For me, my African heritage ancestors’ trials of enslavement is not a distant historical occurrence, but something that shaped my family life up to this very day. I have been fortunate to preserve many family heirlooms dating back to the early days of America, which encouraged me to study the subject extensively, and lecture in many historic cities and countries on the topic.
Here are two images I would like to offer for the last day of Black History Month in 2108. My great, great grandmother, Narcissa Forrester and her slave doll (c. 1830) from when she was a little girl in Virginia. The doll was made from the clothing of an enslaved woman in her family household. My ancestor was a free woman of mixed heritage and fellow family members manipulated the slave institution to keep their family intact and unbroken by the brutal system of slavery that engulfed much of early America. While some free people of color held slaves for solely economic benefits, others were simply maintaining their family. This occurrence of slaveholding among African heritage people has not received the amount of historic study and Continue reading
As someone whose family members date back to the early formation of America, and not always looking like, worshipping like, living like and fitting neatly into what history books would commonly refer to as the early American experience, I have to depend upon my own ancestral accounts to help me understand what America was like for people representing minority racial, religious, and ethnic history. In my case, I am thankful to have many primary documents and heirlooms that recount my American story, and unfortunately, from a perspective that far too many history books have omitted.
Women have made significant contributions to the advancement of our early American culture, not as conquers of land and people, founders of governments and champions of industry, but in many cases the primary source of sustenance for family, home and community. These accomplishments are all the more important when recognizing that throughout most of history, women had fewer legal rights and livelihood choices than men.
Arriving in Jamaica, met by Culture Minister Honorable Olivia Grange, June 2016
For me, my African heritage ancestor’s trials of enslavement is not a distant historical occurrence, but something that shaped my family life then and to this very day. I have studied the subject extensively, lectured in many historic cities and countries, and I have been fortunate to preserve many family heirlooms dating back to the early days of slavery. This past June I had the very emotional experience of walking the grounds of the Pen (Livestock Plantation) in Jamaica where my maternal African-Jamaican ancestor was born into slavery during the late 18th century. What made the experience even more significant was to have the descendant of our family’s enslaver join me to retrace the events of 221 years ago that led to one of the most notable mass slave emancipations in history. So here I am walking down a solitary dirt road in Unity Valley within St Ann’s Parish of rural Jamaica, an African heritage man from America walking with a European heritage man from England with the shared family name of Barclay, and historical connections to the founders of Barclays Bank. Continue reading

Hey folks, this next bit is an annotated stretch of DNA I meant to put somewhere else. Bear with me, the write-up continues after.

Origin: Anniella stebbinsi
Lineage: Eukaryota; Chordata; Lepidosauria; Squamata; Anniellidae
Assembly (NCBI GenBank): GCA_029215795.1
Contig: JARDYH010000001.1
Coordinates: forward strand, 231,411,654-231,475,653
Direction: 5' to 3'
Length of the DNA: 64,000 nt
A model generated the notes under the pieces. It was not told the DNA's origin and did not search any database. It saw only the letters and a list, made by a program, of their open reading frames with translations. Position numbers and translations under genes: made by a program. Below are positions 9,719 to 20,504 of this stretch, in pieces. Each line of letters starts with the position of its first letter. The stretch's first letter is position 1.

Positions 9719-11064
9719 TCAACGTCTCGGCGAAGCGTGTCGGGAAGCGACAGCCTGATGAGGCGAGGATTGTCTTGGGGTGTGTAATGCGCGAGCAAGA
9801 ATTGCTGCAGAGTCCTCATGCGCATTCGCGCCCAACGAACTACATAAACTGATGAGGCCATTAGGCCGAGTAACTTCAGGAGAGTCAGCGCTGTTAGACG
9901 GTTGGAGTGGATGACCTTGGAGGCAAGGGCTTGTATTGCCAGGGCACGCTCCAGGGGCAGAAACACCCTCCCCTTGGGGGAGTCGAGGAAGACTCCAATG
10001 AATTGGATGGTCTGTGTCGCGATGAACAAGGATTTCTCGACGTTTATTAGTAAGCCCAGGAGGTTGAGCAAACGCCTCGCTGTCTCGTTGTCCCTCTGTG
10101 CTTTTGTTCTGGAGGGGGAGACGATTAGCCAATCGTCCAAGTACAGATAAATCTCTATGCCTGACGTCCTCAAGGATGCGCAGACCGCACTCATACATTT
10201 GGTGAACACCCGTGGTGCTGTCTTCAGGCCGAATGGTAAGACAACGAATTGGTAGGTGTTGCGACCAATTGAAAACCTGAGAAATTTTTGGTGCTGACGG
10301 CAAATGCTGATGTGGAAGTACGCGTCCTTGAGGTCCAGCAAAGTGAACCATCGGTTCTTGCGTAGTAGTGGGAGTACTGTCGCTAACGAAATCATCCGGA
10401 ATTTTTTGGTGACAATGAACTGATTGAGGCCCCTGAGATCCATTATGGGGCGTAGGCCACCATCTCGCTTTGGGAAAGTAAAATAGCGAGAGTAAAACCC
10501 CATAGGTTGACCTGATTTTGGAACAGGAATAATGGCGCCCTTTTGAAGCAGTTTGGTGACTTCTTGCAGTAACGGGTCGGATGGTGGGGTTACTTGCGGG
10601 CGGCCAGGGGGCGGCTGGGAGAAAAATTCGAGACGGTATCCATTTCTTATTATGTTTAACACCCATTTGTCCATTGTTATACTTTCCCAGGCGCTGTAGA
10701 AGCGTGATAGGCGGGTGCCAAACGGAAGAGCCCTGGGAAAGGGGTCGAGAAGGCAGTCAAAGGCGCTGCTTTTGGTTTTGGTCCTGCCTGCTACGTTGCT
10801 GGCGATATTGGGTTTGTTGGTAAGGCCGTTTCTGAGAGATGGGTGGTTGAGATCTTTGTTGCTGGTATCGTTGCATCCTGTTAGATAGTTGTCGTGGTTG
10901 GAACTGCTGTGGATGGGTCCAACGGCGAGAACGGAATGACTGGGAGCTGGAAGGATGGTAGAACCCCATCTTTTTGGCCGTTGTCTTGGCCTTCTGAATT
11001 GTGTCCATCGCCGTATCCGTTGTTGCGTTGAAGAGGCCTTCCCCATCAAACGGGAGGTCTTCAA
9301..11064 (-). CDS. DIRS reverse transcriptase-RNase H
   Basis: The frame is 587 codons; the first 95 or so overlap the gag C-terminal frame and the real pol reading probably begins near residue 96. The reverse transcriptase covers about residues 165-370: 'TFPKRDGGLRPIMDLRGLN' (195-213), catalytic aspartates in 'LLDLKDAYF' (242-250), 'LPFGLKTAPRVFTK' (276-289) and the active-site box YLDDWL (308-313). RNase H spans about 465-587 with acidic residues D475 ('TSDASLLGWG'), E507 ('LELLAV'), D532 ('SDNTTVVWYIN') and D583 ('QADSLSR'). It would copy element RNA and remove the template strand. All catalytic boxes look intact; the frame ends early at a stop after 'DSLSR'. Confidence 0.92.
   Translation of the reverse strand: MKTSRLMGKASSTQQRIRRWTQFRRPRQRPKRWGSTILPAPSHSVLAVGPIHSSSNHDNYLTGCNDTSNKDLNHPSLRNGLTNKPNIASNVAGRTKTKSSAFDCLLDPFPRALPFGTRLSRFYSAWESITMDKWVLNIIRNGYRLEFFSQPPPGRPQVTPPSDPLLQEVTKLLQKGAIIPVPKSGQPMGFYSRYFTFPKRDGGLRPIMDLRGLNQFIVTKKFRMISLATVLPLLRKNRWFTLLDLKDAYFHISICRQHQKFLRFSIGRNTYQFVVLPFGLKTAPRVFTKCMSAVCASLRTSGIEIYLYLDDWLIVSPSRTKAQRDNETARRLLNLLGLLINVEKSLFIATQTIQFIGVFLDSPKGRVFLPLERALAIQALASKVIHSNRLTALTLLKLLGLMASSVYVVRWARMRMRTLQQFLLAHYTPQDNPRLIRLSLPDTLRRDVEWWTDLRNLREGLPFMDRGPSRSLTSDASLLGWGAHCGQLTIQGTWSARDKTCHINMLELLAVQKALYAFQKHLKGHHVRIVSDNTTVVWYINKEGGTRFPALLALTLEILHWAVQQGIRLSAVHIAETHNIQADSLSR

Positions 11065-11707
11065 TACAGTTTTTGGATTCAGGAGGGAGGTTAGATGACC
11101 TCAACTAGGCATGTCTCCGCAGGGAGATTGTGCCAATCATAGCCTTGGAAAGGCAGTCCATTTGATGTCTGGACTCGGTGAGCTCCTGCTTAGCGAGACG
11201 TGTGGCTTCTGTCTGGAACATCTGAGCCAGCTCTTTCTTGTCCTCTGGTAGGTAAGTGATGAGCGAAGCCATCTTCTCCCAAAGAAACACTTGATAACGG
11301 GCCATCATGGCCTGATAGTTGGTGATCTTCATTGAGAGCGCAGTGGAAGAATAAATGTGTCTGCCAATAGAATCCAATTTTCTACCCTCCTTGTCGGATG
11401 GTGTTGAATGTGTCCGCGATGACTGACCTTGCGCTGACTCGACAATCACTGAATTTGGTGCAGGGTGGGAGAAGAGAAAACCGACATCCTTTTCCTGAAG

Over the next few months, I’ll be embarking on a journey to the places of my ancestral history – first stop – Jamaica, West Indies. This trip will be highlighted with me, as the direct descendant of an enslaved Jamaican, meeting with the direct descendant of my ancestor’s European enslaver at the very plantation for the first time in 221 years.
As we have done with other branches of my family tree, we have traced the generations of my maternal grandfather, George Nicholas Barclay, back from his adult life in Newport, Rhode Island, his childhood in Bridgeport, Connecticut, on through his father’s life in Philadelphia, Pennsylvania and found my great, great grandfather, Robert Barclay. In doing so, we have uncovered a story that reveals the journey from enslavement to freedom; a story so unique – yet so very American.